I managed to record the accompaniments to the Three Songs To Poems By Emily Dickinson yesterday in a series of short sessions over the morning and early afternoon, combining the recording process with learning a couple of things about the software as well. I came out of it fairly unscathed, not too bedraggled, and with a set of audio files that do not sound too shabby.

I know that I have covered this topic several times before, but recording digitally is so, so far removed from the old days when it was all done on tape, and all sorts of trickery can now be used that was indistinguishable from magic (or very wishful thinking) back then. A few years ago it would have been a matter of getting a single take that was as close as possible and living with the imperfections, but now I can even stop for the inconvenience of page turns, drop back in at a certain point and then stitch the whole thing back together.

It does take the stress out of recording, as does the wonderful combination of Ctrl+Z which has proven itself so useful over the years in undoing some of my very worst errors. The day that they impose a one-minute delay on a sent email so that you can cancel it before it arrives all will be much sunnier in the technological garden, though in these days where waiting even three seconds for a website to load is enough to send some into a downwards spiral of irritation a whole minute would probably seem impossibly luxurious.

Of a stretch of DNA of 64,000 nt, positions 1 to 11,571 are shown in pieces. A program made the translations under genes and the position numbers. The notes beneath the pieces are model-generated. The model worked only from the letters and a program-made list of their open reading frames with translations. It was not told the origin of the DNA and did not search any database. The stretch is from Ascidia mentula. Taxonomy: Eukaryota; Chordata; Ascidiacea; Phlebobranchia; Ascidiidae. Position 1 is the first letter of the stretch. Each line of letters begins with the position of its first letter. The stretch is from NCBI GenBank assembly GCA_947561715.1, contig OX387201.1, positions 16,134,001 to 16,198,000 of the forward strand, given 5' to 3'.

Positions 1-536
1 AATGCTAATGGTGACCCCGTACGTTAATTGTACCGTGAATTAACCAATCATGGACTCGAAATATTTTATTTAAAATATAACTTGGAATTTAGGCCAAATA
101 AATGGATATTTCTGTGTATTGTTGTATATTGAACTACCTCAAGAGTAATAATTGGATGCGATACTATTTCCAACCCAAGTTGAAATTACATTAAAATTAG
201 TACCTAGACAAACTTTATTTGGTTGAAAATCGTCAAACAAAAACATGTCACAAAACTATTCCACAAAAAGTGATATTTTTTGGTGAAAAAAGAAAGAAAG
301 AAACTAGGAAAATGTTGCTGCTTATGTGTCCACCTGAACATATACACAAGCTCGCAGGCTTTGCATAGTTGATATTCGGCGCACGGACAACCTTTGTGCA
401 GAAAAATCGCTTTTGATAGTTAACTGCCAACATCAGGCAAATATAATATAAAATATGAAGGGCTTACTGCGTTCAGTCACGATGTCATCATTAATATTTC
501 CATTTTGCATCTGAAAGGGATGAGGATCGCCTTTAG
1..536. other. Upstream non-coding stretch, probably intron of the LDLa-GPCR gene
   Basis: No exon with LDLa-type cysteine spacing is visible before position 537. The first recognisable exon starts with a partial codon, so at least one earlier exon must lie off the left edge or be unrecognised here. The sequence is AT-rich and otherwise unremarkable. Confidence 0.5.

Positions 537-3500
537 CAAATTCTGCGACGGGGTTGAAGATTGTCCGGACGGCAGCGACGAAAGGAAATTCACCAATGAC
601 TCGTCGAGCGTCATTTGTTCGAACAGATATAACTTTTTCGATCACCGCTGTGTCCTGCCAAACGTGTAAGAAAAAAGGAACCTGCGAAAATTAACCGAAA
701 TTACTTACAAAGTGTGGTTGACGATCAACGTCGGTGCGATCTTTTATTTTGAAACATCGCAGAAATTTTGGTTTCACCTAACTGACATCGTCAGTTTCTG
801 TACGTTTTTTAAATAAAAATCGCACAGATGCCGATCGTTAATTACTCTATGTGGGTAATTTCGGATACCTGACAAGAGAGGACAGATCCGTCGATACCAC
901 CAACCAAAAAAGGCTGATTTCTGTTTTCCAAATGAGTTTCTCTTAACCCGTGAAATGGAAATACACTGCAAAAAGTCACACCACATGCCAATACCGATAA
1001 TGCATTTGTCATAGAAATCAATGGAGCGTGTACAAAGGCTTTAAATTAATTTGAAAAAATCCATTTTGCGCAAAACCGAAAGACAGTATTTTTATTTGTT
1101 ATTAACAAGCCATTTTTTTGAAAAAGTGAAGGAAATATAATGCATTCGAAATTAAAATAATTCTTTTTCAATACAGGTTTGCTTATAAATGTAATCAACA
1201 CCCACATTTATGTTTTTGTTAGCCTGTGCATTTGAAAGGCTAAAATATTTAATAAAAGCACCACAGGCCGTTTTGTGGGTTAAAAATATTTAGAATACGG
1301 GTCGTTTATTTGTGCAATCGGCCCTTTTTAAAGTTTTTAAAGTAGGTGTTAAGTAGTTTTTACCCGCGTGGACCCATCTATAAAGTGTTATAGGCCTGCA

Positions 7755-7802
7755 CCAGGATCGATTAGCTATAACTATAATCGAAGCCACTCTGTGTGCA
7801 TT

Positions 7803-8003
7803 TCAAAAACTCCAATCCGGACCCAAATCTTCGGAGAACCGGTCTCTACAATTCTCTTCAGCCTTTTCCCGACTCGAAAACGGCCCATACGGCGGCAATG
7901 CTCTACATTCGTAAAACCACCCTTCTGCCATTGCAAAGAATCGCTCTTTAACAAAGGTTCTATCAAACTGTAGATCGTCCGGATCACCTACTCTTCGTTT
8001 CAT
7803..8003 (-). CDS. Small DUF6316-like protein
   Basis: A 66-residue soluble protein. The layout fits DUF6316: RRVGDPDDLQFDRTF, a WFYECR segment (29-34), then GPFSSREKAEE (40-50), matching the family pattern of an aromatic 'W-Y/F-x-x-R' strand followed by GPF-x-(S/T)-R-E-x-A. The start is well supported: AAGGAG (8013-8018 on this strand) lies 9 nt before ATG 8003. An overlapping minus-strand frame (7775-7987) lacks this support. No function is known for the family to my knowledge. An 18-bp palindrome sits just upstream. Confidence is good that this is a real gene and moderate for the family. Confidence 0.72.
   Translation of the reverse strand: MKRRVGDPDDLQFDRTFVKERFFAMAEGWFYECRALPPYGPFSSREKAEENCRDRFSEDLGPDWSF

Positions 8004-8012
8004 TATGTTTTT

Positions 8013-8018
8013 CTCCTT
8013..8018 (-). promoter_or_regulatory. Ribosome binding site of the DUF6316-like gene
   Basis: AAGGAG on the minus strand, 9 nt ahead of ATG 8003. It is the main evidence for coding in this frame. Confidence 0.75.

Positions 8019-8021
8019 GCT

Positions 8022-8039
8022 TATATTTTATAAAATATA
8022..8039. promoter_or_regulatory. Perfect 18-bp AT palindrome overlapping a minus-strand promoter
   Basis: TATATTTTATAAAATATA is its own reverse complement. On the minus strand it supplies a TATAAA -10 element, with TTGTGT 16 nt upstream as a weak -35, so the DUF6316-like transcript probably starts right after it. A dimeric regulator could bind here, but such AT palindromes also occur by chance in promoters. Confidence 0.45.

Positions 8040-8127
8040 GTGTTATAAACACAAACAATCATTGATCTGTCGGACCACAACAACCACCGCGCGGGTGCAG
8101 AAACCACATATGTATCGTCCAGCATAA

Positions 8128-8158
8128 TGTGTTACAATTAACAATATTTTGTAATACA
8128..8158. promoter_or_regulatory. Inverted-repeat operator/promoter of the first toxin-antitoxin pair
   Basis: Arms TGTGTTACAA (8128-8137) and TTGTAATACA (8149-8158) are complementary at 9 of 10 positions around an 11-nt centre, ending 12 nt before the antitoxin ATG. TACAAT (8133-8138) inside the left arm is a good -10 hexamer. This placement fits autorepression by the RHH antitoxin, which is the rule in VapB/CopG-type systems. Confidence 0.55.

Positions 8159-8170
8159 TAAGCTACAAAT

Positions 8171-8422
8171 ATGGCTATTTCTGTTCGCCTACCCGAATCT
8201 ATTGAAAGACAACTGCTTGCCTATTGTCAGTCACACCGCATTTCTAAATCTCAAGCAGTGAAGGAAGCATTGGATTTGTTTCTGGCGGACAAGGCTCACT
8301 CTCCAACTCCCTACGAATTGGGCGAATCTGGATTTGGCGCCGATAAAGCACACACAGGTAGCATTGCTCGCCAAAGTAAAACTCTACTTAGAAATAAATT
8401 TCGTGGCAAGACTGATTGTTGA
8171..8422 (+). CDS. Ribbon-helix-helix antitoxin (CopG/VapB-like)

I am trying to remind myself that while life is supposedly to short, we still fritter hours of it away doing very little indeed, often pleasurably, so that an extra second here and there is real of no great import. Maybe once or twice in our lives we will need to make split-second decisions that really do mean something, but loading webpages is unlikely to be one of those occasions.

I also went back to one of my competition entries and smoothed over one very rough edge indeed and a few other moments that were not quite as smooth as they could have been. In all, I ended up further along the path than I had been when I woke up, and I regard that as progress.